Remembering Metis Matriarchs KOKUM BAIE


Submission by April Mclean-Collart
A special welcome was extended to all the Metis and Dene descendants, families and friends of Kokum Baie: Our Matriarch, to honour Catherine Beaulieu Bouvier Lamoureux, a remarkable Metis woman and ancestor.

The Honourable Peter Kent, Canada’s Environment Minister and Minister responsible for Parks Canada, today announced the unveiling of a Historic Sites and Monuments Board of Canada plaque recognizing Catherine Beaulieu Bouvier Lamoureux as a person of national historic significance. A special celebration was hosted by the Fort Providence Métis Council in the community of Fort Providence with members of the Historic Sites and Monuments Board of Canada, Government of the Northwest Territories representatives, the local Métis community and many descendants and relatives of this respected Métis woman. The celebration included a Catholic Mass, visiting and understanding your roots, cultural performances, old time fiddle dance and a time for reflection and respect.

Catherine was Métis, of Métis and Dene ancestry. She spoke several languages including Michif, Chipewyan, Slavey and Cree. She was educated at St-Boniface Grey Nun’s convent, and raised in oral traditions, which she kept alive. Catherine practiced Dene spirituality and culture, and was influenced by missionary nuns and Christianity. Catherine completed some schooling in the Red River settlement in Manitoba, and there learned silk embroidery and beadwork, which she adapted to a uniquely Métis style using caribou and moose hide Catherine was the daughter of François “Old Man Beaulieu II” and his wife Catherine St. Germain. This Metis matriarch of Fort Providence was known by her Slavey name, Ehtsu Naats’I (“Grandmother of the Winds,” “Fast like the Wind”), which meant the speed and courage which she demonstrated while driving with her dog-team. Catherine was born at Fort Simpson, NWT. As the only daughter, she was no ordinary woman as she was the equal to most men living in the North. She had learnt many of the essential northern survival skills from the people in her life; her father; her four brothers and her mother.

Catherine married Joseph Bouvier (1810-1877), son Jean Baptiste Bouvier Sr. and Marguerite Laraute, in 1840 at Fort Smith. In the 1860s, they settled permanently at Fort Providence. They had five children; Marguerite (1853), Joseph Jr. (1855), Jean-Baptiste (c.1857), Catherine (1858) and Marie-Madeleine (1859). Joseph was employed as a headsman on Hudson’s Bay Company York Boat and barge crews. Joseph died in 1877 and in 1879 she married her second husband, Jean-Baptiste Lamoureux at Fort Providence. She died at Fort Providence in 1918, having outlived both husbands.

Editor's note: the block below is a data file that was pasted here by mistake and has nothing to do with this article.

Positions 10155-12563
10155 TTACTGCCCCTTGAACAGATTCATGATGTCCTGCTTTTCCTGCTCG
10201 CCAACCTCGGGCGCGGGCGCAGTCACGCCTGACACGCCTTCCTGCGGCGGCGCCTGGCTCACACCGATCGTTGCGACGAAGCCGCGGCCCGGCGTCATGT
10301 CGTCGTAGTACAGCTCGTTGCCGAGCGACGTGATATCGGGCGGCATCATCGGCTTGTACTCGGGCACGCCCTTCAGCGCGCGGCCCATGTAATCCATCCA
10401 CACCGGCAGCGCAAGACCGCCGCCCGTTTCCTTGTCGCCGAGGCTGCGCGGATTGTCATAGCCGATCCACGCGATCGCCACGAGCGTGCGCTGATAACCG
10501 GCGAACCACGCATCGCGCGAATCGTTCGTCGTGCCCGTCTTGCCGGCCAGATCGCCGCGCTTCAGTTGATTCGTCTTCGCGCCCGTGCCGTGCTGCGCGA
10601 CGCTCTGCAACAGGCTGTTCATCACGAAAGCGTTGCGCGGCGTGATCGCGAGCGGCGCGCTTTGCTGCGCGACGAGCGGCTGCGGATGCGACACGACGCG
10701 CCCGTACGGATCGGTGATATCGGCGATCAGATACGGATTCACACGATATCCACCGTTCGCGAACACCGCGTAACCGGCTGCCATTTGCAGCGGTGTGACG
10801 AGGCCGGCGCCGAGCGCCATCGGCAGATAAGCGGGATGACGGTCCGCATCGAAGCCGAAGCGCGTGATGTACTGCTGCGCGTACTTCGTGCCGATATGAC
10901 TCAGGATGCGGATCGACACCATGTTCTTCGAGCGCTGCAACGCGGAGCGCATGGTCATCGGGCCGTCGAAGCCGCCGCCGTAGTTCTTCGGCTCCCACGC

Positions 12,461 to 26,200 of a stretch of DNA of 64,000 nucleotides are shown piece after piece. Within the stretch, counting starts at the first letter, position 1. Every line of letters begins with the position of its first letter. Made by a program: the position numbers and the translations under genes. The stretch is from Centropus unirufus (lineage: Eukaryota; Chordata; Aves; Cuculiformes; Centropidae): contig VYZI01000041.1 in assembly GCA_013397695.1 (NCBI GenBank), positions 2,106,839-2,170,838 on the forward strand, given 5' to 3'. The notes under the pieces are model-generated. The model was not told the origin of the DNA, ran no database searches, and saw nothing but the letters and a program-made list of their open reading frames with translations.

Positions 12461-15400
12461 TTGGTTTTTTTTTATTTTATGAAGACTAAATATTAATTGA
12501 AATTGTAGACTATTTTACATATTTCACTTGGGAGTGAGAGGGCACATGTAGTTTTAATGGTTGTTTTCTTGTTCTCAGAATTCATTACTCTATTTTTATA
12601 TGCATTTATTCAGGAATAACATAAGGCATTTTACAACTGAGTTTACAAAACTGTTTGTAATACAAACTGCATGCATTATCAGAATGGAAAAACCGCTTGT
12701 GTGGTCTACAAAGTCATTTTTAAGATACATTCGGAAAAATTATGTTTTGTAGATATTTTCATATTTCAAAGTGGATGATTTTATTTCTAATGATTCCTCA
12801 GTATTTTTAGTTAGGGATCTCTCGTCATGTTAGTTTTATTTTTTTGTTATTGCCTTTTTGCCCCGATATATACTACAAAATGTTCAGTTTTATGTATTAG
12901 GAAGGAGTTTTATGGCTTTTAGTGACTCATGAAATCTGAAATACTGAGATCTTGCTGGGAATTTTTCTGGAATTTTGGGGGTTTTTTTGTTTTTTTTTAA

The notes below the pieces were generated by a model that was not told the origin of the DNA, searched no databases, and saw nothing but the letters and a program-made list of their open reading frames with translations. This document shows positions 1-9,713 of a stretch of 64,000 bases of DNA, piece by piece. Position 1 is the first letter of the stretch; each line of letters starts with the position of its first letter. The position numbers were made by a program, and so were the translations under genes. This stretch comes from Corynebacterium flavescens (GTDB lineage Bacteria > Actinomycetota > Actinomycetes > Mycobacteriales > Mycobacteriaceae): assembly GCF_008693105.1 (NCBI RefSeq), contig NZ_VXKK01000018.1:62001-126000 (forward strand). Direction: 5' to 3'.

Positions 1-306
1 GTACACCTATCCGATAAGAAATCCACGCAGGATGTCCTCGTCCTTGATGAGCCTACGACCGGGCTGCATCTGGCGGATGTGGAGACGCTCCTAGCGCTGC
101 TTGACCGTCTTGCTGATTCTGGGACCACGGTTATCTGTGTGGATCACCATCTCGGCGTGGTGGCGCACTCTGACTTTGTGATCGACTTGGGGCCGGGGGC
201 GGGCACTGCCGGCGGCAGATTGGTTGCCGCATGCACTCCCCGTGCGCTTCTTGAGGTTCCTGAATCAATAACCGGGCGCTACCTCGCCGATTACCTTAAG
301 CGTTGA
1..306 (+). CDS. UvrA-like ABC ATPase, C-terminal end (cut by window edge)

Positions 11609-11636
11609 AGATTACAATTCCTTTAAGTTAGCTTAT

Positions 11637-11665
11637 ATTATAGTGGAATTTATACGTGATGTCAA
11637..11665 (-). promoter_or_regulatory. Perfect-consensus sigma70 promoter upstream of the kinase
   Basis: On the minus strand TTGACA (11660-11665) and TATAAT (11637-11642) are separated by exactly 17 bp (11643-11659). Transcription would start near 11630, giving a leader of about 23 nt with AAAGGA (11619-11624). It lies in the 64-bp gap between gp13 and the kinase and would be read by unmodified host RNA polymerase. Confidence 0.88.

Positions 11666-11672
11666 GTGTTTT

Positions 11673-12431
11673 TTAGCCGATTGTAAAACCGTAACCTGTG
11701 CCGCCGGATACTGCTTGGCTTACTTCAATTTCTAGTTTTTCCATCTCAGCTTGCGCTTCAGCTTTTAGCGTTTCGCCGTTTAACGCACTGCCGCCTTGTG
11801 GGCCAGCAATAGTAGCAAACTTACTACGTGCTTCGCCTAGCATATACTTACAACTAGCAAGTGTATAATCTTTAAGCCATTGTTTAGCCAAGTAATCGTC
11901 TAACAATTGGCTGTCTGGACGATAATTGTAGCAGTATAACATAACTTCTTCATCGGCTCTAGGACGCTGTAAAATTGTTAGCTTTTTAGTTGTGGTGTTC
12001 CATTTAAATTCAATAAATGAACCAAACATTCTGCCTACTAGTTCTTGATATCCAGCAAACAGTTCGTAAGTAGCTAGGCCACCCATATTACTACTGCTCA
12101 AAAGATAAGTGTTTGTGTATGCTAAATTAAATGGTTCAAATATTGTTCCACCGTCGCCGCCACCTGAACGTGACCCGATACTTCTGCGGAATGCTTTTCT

Jean Le Mouel, a Metis from Yellowknife, tells the following story about Catherine:

She could trap and hunt like a man and was a great traveller by dogteam or canoe. A few of her grandchildren who are living today remember and talk about the trips she used to make from Fort Providence to Fort Rae during the winter, a distance of 150 miles. With two or three other Native women, without the help of men, they would set out with dog teams. Due to the road conditions, number of dogs and load for the long trip, they walked all the way on snowshoes, which took many days while camping out every night. After visiting with their relatives and friends in Fort Rae, they returned to Fort Providence with loads of caribou meat. Catherine also carried the mail to and from Rae and Fort Providence. There were also many wolves in those days. They were often seen and their howling was heard throughout the night. But nothing seemed to stop her! The Bouvier family at Fort Providence would supply the trading companies from the results of their hunting and fishing. Also, they were very helpful to the Roman Catholic Missionaries who greatly appreciated their assistance, both material and intellectual. In this sense, they were protectors and interpreters, helping the missionaries with the language and teaching. It is also said that during the waterfowl hunting seasons great quantities of wild geese and ducks were provided by the Bouviers to the Roman Catholic Mission. Catherine is reported to be the source of the Chipewyan oral history obtained by Father Émile Petitot and Father Grouard.

Catherine Beaulieu Bouvier Lamoureux is the first NWT woman to receive this designation from the Historic Sites and Monuments Board of Canada.

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